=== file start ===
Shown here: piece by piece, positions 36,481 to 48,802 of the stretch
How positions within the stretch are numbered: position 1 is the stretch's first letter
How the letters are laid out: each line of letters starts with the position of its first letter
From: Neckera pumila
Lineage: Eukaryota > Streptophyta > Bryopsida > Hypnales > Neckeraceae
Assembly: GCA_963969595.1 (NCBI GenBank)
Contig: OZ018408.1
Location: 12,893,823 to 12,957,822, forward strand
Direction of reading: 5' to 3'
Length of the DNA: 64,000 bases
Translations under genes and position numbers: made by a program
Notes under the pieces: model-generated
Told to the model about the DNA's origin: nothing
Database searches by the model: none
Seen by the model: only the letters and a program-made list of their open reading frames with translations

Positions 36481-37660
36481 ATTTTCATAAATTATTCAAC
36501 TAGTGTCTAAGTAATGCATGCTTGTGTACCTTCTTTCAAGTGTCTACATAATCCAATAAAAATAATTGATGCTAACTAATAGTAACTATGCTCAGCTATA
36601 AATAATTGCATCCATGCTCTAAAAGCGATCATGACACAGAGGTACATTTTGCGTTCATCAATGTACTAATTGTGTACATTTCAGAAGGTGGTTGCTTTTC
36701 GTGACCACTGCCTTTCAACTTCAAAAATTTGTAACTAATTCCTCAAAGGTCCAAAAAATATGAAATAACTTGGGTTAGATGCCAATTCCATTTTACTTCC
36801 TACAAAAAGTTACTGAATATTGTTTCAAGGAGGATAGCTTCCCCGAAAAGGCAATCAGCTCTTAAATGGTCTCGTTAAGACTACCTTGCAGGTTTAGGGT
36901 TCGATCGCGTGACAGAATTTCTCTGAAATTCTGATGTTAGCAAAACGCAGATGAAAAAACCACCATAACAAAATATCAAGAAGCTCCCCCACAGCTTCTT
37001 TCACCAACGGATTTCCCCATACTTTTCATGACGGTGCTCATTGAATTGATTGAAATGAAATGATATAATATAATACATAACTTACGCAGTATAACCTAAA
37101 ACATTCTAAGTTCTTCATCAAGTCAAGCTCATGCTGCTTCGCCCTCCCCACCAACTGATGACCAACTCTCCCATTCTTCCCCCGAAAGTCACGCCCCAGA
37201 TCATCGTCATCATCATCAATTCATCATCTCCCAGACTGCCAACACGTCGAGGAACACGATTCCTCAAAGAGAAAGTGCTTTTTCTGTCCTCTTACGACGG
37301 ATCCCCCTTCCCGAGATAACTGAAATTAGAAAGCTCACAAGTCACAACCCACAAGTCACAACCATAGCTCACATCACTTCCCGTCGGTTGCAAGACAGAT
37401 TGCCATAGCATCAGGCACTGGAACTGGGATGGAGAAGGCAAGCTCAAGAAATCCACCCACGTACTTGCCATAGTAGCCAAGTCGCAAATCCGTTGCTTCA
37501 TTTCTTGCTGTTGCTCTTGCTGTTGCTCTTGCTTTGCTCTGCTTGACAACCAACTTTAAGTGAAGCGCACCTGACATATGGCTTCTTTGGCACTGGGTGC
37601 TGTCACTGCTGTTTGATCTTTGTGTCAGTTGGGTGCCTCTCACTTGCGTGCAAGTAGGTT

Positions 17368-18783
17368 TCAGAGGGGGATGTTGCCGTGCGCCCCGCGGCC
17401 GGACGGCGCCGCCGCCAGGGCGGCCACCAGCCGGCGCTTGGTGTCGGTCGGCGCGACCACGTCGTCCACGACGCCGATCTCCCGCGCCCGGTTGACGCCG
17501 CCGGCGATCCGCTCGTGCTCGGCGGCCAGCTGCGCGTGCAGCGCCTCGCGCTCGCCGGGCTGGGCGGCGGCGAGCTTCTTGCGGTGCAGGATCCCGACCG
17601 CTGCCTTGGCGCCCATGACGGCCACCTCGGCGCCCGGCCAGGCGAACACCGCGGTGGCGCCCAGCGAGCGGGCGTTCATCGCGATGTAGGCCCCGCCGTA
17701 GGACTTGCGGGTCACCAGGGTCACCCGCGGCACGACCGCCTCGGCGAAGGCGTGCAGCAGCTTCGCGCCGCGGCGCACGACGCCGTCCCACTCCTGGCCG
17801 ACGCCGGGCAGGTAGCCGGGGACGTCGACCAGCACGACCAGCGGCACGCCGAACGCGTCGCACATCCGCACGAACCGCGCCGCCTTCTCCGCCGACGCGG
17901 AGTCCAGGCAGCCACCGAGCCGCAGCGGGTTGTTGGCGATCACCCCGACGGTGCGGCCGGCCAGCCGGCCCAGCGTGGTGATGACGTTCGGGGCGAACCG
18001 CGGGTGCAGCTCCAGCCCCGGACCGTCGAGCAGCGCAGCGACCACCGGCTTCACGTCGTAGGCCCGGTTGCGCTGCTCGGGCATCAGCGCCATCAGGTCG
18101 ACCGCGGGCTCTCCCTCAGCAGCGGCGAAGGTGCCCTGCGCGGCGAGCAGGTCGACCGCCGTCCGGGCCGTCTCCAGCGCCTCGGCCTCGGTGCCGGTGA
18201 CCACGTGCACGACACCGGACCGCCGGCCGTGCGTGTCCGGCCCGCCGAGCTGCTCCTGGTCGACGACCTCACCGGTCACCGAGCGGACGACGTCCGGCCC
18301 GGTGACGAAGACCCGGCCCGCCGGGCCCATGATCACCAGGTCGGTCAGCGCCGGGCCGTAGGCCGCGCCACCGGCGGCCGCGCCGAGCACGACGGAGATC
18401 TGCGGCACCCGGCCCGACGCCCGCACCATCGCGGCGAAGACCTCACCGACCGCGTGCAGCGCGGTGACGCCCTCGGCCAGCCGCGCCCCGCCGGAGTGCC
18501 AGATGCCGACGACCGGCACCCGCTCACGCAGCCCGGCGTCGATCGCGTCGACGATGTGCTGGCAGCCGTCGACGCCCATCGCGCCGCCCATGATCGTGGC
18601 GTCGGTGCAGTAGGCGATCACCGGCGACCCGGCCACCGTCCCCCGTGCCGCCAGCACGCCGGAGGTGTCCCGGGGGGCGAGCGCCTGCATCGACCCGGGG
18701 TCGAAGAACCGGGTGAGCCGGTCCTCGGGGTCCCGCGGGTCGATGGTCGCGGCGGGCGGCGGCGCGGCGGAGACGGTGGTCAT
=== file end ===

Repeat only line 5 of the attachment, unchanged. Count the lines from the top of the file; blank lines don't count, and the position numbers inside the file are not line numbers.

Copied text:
Lineage: Eukaryota > Streptophyta > Bryopsida > Hypnales > Neckeraceae